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Say one thing about these feuding King kids: they have timing.

The opening scene of Selma the critically acclaimed civil rights film, is of Rev. Dr. Martin Luther King Jr. accepting the Nobel Prize in 1964. Unfortunately, none of King’s actual speeches could be used in the film, as the battling King siblings couldn’t come together to approve their use.

Now, the lawsuit-crazed Kings are fighting over whether to sell the precious Nobel Prize like a used iPhone on eBay.

With Selma receiving national attention and King’s holiday celebration set for next week, a real-life drama played out in an Atlanta courtroom Tuesday where the three living children of Dr. Martin Luther King Jr. are locked in an ugly dispute over control of two precious items that belonged to their father: His Bible and his Nobel Peace Prize.

Bernice King bitterly opposes her brother’s desire to sell the historic items. Dexter King and Martin Luther King III are trying to take possession of the artifacts – currently sitting in a bank vault — and Fulton County Superior Court Judge Robert McBurney has postponed his decision until a trial, set for February.

“There is no justification for selling either of these sacred items,” Bernice wrote in a statement. “They are priceless and should never be exchanged for money in the marketplace. While I love my brothers dearly, this latest decision by them … reveals a desperation beyond comprehension.”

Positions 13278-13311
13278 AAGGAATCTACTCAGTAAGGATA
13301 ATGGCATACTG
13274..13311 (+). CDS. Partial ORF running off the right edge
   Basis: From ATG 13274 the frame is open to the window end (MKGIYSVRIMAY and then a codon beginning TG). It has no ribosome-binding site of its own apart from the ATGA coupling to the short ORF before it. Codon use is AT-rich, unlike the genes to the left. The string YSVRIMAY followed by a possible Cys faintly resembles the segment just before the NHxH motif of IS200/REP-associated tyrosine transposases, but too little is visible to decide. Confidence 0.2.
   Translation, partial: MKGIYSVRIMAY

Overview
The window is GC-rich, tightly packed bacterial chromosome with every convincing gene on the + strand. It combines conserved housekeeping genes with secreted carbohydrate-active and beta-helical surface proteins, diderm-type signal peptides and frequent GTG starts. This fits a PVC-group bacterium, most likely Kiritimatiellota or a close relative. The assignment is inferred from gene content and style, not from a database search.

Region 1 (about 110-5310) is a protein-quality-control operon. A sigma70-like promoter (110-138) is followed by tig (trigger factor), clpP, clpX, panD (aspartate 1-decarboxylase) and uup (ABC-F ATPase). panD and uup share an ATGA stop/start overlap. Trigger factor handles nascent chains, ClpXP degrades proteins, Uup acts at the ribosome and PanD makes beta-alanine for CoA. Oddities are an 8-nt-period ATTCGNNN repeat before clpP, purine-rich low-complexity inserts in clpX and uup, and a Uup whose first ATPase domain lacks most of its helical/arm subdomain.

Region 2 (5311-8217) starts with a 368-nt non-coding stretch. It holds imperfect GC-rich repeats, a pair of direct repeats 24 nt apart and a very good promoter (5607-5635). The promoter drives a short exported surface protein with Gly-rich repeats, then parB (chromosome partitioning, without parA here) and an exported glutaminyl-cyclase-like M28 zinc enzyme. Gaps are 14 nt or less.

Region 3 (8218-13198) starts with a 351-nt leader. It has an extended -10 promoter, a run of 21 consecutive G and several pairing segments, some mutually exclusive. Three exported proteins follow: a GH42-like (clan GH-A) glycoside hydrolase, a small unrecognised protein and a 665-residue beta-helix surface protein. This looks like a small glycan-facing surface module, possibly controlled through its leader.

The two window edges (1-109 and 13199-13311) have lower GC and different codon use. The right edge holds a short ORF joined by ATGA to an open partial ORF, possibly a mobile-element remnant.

Desperate people do desperate things. Are these law suits and counter suits really all about money?

This is a pathetic, trainwreck of a saga. And it’s sad. The King children should be ashamed of themselves. This is at least the fifth lawsuit between the siblings in the past 10 years, but this time they have plunged to a new low.

All family members have squabbles but the King mess is far beyond basic arguments; it has descended into total disrespect for each other, disregard for the memory of their father; and utter contempt for the civil rights movement.

COMMENTARY: The King Kids Battle Over Father’s Estate Is A Poor Way To Honor Their Father’s Legacy  was originally published on

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